Even though HIV/AIDS was first discovered as a new disease among young homosexual men in the United States of America in 1981, the disease is now commoner amongst females in sub Saharan Africa. Caused by infection by a retrovirus which attacks the natural immune system of the body, thereby making it possible for many different infectious diseases, including those called opportunistic infections that are usually only able to strike when the body’s defenses are weakened, the disease causes severe ill health, desolation and death. Halting and reversing the spread of HIV/AIDS therefore would serve as a major boost to women’s health globally but especially so, for women in sub Saharan Africa. As for malaria, although women who live in holoendemic areas like most parts of sub Saharan Africa would probably have acquired sufficient immunity to ward off frequent attacks of the disease, the disease has its most deleterious effects on children and new-born babies as well as pregnant women – especially those having their first and second pregnancies, where it causes febrile episodes, spontaneous abortions and intrauterine growth retardation. Reducing malaria attacks in an environment will benefit women’s health especially those that are pregnant.

Mortality/Morbidity in Women

1. Pregnancy related

In many instances, society behaves as if women do not matter. This is reflected in the widely shared preference for male children, the number of women that are allowed to attain top decision-making positions and the various forms of violence that women suffer, among others, all of which, in some way, impact on the overall quality of their health. But perhaps nothing is more revealing of society’s nonchalant and indifferent attitude to Women’s Health than the number of women that are allowed to die or to sustain serious disabilities, most times needlessly, in the course of pregnancy and childbirth. And it is possible that this dreadful neglect prompted the inclusion of Maternal Health in the MDGs for indeed, maternal mortality, the death of a woman while pregnant or within 42 days thereafter, is a developmental matter.

Maternal death has thus become a yardstick by which the quality of Women’s Health is appraised – the death rates being highest in areas of the world where women are accorded a low status by the society and their health issues not considered with any measure of priority. Improving maternal heath and by extension Women’s Health, by drastically reducing the maternal mortality ratio as is requested in the MDGs will therefore involve grappling with the wider issues of female poverty and dependency, female illiteracy and ignorance and harmful cultural practices and taboos that affect them, among many others, which in several instances pave the path to maternal death. In addition, the actual medical causes of death and disability which arise in most instances from complications of pregnancy and labour must be vigorously treated (6).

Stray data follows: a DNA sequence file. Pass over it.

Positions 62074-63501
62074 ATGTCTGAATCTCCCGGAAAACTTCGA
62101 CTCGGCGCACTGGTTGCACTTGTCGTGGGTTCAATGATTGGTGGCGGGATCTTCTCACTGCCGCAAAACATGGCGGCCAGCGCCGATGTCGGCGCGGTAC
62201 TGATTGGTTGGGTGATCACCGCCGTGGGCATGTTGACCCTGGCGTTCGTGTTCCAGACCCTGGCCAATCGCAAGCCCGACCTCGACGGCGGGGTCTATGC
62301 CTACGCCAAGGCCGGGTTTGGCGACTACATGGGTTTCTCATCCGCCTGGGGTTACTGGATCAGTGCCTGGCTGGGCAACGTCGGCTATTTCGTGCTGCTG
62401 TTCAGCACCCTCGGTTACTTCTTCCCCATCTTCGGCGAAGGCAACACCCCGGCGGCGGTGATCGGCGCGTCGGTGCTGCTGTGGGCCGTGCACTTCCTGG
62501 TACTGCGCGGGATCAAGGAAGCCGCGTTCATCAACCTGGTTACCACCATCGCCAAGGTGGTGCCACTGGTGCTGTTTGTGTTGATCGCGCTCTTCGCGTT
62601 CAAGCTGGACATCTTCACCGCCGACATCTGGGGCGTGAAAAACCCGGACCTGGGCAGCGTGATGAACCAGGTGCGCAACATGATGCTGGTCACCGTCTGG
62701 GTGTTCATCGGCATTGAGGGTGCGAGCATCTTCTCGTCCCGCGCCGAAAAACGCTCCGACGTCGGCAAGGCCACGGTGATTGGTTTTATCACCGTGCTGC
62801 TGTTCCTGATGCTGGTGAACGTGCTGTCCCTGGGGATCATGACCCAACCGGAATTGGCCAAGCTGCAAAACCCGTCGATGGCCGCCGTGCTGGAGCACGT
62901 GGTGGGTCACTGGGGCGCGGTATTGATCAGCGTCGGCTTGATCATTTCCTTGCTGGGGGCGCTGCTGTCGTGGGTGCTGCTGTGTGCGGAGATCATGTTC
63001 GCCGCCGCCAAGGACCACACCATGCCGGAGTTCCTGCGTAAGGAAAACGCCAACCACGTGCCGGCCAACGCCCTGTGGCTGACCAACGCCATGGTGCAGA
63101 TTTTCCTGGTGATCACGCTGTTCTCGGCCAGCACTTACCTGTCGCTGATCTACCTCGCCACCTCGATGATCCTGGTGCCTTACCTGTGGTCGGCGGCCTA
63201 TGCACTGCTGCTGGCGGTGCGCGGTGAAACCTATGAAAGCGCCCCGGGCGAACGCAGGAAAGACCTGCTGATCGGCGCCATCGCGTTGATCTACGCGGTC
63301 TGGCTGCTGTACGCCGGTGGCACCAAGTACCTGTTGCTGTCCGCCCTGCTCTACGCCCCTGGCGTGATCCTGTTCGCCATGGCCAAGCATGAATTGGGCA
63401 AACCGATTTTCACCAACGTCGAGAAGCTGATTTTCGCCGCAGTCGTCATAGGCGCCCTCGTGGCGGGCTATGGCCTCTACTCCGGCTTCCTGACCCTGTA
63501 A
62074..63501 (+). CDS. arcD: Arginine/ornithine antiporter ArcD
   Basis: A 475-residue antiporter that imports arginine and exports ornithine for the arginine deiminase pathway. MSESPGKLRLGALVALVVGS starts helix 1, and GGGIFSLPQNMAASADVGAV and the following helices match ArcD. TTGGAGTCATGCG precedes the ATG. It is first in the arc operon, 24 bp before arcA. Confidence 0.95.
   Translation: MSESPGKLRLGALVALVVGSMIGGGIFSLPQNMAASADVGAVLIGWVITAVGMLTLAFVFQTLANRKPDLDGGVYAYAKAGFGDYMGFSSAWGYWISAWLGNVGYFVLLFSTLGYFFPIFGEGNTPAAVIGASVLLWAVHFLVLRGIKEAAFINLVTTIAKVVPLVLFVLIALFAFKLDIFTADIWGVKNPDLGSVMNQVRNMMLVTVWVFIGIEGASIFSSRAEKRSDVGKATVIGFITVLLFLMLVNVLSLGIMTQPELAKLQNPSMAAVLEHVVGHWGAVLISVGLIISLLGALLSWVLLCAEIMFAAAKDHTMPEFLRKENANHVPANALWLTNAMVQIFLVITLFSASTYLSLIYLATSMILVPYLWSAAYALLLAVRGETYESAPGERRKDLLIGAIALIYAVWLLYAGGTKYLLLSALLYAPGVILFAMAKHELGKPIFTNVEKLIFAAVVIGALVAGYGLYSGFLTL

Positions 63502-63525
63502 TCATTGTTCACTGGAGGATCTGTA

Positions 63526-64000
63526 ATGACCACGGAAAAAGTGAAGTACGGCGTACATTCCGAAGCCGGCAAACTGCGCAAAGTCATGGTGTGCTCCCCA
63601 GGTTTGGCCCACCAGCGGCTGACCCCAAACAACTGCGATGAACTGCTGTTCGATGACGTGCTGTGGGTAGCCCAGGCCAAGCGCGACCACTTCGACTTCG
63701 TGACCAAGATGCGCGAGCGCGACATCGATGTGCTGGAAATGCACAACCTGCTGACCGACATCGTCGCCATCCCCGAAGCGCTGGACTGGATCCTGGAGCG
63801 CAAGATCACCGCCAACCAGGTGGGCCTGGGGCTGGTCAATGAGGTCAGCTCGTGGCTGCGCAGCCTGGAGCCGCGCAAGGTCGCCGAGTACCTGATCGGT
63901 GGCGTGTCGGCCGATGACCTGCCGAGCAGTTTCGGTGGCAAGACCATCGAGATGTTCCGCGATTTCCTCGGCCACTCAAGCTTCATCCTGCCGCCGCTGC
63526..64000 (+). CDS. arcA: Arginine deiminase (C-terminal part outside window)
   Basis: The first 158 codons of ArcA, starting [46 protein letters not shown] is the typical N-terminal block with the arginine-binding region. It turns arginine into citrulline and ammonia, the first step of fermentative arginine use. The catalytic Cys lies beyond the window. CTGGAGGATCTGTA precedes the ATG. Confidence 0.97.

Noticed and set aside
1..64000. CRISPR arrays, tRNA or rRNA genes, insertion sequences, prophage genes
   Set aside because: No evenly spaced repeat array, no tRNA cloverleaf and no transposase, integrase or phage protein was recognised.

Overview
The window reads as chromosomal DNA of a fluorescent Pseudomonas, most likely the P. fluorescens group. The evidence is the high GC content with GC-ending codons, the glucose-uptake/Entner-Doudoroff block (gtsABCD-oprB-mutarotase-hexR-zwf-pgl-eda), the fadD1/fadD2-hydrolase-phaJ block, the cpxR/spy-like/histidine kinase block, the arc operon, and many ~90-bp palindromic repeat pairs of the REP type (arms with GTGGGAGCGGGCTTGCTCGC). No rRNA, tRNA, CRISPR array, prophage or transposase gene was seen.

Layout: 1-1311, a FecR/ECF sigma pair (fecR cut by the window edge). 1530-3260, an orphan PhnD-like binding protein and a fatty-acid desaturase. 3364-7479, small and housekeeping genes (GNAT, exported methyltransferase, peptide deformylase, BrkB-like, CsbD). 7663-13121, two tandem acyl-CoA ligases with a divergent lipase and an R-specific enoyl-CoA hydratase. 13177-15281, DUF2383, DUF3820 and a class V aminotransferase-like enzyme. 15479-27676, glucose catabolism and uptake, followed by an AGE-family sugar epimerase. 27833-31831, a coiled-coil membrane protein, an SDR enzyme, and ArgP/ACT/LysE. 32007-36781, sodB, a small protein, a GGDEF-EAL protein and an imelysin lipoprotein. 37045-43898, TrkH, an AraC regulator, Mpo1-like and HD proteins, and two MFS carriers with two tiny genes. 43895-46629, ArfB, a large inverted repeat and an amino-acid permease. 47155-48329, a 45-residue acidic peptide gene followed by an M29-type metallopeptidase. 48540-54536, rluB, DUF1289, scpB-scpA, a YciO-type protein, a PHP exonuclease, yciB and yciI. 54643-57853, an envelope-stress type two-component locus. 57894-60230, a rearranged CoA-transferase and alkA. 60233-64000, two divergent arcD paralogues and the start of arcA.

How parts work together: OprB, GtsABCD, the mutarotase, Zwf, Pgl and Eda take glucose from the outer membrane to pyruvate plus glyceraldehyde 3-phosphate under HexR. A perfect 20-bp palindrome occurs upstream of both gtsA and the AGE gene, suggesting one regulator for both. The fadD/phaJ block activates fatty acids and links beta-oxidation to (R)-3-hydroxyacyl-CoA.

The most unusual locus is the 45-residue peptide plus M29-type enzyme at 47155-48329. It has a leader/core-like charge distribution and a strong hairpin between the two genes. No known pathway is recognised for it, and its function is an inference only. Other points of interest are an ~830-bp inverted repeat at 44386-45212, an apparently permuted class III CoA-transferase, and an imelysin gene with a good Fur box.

Globally, 99% of all maternal deaths occur in underdeveloped countries. Of the 430 estimated maternal deaths per 100,000 births that occur worldwide, the estimated ratios are 480 for underdeveloped countries and 27 for the developed countries. These ratios can be translated into women’s lifetime risks of dying from pregnancy/pregnancy-related causes as follows: 1 chance in 48 in the underdeveloped countries contrasted with 1 chance in 1,800 in developed ones. The highest maternal mortality levels are found in parts of India, eastern and western Africa with some of the least developed countries of the world (800-1,000 per 100,000 births in Nigeria); the lowest levels occur in northern Europe with some of the best developed countries of the world (<4 per 100,000 births in Finland).

Our country, Nigeria, has some of the worse statistics relating to maternal mortality in the developing world. Worldwide, an estimated 529,000 women die each year from the complications of pregnancy and childbirth, essentially from 13 underdeveloped countries. Of these, an estimated 55,000 deaths occur in Nigeria alone. Thus, although Nigeria accounts for only 2% of the world’s population, it produces 10% of the global estimates of maternal deaths. The only country that has a higher absolute number of maternal deaths is India with 136,000 maternal deaths each year (7, 8 and 9).

More than 70% of all maternal deaths in Nigeria are due to five major complications of pregnancies: profuse blood loss from the genital pathway that occurs before, during or after delivery causing insufficiency of available blood for the functions of the body, severe genital tract infections during or after parturition leading to generalized body infection, obstructed labour and the problems that follow it, disorders of high blood pressure in pregnancy, and complications of unsafe abortion. In most instances these conditions are preventable and treatable but mothers still die on account of a number of factors: widespread poverty resulting in inability of some to access or pay for medical services; ignorance which precludes those affected from utilizing existing medical services and weak health infrastructure with a very poor referral system which is unable to respond satisfactorily and swiftly to the demands of critically ill patients (10).